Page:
traffic camera

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NEW BRUNSWICK, N.J. — No one likes getting a speeding ticket in the mail, but a new study finds people are more accepting of traffic cameras in their neighborhood if it means they don’t have to interact with the police. More importantly, researchers from Rutgers University say traffic safety cameras seem to be more acceptable when communities use them as a way to limit racially divisive confrontations with law enforcement.

Speed cameras typically receive a lot of opposition from the public. Meanwhile, advocates for traffic cameras argue that they improve safety by decreasing traffic-related fatalities. This approach, however, has not been effective. According to the Insurance Institute for Highway Safety, 32 states have actually banned the use of speed cameras.

The current study is taking a different approach. Their hypothesis is that people would be more accepting of cameras on roads if they played a role in reducing alleged incidents of racial profiling and minimized police-driver interactions.

“Transportation planners and officials botched the initial rollout of cameras with fraud, bribery scandals, and kickbacks in cities like Anchorage and Chicago,” says Kelcie Ralph, an associate professor of urban planning and policy development at the Edward J. Bloustein School of Planning and Public Policy at Rutgers, in a university release. “This research offers an opportunity to start over.”

1 in 12 approve of racial profiling

Traffic stops are the most common reason a police officer would pull over a driver. However, researchers say Black drivers are disproportionately more likely to be pulled over, and cities with large Black populations have higher rates of ticketing and revenue collection per capita than cities with smaller Black populations.

The study surveyed 1,468 adults living in the United States on their views on racial profiling, policing, and trust in law enforcement. People who agreed that racial profiling exists and who disapprove of the practice were more in support of cameras. Of the eight percent who rated that they “strongly approve” of racial profiling, only 61 percent approved of traffic cameras.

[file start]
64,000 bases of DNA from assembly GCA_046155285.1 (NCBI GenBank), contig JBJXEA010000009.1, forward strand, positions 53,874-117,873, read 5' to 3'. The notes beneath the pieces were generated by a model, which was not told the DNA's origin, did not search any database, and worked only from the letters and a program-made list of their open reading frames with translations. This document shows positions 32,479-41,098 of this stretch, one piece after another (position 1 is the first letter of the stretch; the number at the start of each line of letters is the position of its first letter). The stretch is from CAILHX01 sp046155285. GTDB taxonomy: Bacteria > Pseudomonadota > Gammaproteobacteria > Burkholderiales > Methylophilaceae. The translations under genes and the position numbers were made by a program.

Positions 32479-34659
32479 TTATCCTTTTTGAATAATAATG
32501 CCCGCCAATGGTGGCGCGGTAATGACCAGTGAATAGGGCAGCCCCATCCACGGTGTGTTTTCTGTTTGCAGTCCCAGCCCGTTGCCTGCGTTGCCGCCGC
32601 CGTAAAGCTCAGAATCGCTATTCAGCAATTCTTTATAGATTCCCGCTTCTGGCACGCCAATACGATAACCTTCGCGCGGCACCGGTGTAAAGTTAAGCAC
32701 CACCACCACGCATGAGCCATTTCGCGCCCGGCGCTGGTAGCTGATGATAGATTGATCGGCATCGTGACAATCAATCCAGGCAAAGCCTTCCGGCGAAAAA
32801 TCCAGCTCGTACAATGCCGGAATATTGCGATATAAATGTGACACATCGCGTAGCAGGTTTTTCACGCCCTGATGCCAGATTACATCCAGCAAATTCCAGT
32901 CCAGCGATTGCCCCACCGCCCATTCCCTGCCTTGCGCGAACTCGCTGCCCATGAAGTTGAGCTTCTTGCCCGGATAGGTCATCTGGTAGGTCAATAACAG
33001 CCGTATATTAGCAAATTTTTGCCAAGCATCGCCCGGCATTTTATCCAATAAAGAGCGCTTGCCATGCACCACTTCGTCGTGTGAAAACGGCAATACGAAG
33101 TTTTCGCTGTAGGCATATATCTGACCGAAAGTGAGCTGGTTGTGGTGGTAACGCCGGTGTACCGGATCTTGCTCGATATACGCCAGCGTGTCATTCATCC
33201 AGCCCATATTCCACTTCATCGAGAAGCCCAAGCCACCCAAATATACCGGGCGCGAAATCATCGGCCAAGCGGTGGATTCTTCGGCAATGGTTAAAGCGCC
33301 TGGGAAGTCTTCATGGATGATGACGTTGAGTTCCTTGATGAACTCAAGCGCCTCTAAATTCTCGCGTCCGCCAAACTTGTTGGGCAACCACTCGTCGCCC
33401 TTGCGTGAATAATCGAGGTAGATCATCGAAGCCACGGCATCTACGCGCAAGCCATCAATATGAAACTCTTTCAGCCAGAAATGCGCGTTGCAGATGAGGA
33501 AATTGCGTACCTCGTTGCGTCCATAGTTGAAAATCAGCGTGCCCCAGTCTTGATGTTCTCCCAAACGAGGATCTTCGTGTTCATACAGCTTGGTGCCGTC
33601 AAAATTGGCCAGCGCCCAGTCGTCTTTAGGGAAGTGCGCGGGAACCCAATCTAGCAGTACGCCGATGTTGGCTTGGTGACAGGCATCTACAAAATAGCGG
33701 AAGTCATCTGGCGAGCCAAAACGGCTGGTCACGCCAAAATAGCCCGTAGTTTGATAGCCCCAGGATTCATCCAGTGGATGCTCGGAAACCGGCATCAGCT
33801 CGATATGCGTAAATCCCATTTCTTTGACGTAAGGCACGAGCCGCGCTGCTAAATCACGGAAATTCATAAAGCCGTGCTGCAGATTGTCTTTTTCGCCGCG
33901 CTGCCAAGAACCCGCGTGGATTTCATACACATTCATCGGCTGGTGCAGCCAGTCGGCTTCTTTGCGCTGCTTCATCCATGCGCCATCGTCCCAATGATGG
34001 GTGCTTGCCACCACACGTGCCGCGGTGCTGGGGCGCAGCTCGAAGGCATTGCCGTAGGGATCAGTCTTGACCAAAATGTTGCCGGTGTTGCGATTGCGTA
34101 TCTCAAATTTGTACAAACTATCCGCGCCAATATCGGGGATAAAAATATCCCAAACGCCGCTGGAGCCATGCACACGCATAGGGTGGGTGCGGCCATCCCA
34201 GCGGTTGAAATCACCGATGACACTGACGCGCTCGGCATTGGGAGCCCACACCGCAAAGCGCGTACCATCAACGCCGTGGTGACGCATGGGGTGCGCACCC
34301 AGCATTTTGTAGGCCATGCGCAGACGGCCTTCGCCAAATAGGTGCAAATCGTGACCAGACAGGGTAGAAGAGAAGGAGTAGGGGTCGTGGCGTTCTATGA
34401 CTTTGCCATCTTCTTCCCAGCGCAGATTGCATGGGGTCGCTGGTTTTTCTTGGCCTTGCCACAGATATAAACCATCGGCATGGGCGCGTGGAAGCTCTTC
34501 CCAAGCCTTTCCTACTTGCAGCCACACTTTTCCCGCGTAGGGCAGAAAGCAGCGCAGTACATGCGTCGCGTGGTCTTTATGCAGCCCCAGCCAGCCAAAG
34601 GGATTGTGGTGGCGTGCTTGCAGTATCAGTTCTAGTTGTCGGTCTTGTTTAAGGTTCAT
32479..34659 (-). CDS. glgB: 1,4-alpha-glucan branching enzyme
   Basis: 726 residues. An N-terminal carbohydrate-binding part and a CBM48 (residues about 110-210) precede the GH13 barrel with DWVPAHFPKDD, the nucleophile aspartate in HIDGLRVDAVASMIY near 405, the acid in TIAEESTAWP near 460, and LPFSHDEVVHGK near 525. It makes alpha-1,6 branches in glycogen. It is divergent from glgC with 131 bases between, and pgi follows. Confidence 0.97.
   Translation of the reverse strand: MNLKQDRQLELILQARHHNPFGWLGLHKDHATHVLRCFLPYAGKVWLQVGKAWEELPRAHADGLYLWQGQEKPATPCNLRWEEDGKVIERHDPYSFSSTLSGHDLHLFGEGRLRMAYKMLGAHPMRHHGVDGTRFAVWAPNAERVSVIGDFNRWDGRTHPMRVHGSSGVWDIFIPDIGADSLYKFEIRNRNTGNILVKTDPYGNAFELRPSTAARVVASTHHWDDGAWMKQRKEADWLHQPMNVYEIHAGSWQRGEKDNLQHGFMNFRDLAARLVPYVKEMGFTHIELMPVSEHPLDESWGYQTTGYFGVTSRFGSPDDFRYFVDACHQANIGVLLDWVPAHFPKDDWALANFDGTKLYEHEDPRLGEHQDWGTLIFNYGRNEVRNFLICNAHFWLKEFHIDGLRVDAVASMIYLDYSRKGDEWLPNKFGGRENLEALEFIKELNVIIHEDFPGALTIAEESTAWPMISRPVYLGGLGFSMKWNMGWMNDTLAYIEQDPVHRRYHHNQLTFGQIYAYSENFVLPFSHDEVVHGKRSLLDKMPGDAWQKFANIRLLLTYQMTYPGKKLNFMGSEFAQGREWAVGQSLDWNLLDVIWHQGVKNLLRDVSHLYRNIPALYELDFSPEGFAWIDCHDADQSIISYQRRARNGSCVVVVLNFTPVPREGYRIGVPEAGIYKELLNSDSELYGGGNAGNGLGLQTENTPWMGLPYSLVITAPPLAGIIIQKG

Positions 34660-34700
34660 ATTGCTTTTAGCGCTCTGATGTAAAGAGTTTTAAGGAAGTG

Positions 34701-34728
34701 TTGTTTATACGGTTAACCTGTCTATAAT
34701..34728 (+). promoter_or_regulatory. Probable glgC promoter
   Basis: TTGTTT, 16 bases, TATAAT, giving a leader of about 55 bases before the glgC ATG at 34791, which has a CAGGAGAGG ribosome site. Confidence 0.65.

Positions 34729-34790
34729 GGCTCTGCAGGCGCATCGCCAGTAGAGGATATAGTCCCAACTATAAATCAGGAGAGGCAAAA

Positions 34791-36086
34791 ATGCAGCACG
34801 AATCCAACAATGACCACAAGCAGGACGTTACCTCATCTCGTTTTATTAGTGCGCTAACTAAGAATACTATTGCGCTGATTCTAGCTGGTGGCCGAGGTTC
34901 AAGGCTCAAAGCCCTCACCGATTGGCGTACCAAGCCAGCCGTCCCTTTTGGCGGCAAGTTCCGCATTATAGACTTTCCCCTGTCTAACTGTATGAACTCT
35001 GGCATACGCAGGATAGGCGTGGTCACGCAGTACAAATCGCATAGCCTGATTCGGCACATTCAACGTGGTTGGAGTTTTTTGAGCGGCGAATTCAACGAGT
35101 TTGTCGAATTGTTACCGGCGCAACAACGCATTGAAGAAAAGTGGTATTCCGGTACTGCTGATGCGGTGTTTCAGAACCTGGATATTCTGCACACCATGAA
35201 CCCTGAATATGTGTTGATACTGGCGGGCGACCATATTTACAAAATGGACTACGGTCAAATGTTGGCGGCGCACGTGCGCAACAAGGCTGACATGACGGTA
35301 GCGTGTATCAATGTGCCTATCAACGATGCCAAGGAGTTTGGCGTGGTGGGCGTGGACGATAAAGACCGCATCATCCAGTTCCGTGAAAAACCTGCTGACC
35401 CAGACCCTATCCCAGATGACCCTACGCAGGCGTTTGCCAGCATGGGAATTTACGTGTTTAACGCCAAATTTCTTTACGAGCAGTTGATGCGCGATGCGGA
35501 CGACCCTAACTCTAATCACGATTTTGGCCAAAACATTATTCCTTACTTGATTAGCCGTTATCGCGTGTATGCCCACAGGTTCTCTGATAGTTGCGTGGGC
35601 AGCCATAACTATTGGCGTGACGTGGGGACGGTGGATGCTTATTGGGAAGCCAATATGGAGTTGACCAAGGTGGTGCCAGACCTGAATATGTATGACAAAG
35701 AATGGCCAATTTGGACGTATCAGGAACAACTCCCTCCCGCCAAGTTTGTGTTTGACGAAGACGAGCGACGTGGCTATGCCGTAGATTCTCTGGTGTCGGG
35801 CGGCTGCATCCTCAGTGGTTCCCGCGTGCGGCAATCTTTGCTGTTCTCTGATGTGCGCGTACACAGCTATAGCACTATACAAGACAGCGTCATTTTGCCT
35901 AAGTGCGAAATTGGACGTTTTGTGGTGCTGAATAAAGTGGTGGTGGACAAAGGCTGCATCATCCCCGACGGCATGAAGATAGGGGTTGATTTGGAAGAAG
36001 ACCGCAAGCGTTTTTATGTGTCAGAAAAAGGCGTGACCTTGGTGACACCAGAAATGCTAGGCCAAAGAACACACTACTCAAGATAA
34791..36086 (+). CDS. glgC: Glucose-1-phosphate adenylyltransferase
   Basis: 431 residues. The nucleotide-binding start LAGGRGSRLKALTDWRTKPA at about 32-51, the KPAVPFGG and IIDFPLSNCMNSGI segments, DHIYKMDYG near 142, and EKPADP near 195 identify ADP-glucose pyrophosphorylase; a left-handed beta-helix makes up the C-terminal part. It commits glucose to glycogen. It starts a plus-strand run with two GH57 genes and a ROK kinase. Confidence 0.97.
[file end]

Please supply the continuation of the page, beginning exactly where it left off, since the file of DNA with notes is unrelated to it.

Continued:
Another phase of the experiment involved having participants read two different descriptions of a camera program. One description claimed the program would help lower racial bias and minimize police interactions. The other contained a brief description of how the cameras would work after their installation.

Results show 71 percent of respondents were more likely to support cameras after reading the racial justice message, in comparison to 57 percent supporting cameras after reading the short description. The messaging also did not draw criticism or backlash from groups that are more likely to approve of racial profiling, according to the Rutgers team.

What changes can make speed cameras a popular option?

Ralph believes three key points help to successfully win and maintain support for cameras. The first is that camera locations are installed in places based on crash statistics, not just in low-income neighborhoods or communities of color. Next, the money made from camera tickets should go towards fixing roads and traffic safety projects rather than in police department funds. Finally, the researchers believe there also needs to be new legal frameworks to punish repeat offenders.

“Implementation details matter immensely,” Ralph says. “But by considering best practices, concerns can be overcome, support can be maintained and traffic safety can be improved.”

The study is published in the journal Transportation Research Interdisciplinary Perspectives.

About Jocelyn Solis-Moreira

Jocelyn is a New York-based science journalist whose work has appeared in Discover Magazine, Health, and Live Science, among other publications. She holds a Master's of Science in Psychology with a concentration in behavioral neuroscience and a Bachelor's of Science in integrative neuroscience from Binghamton University. Jocelyn has reported on several medical and science topics ranging from coronavirus news to the latest findings in women's health.

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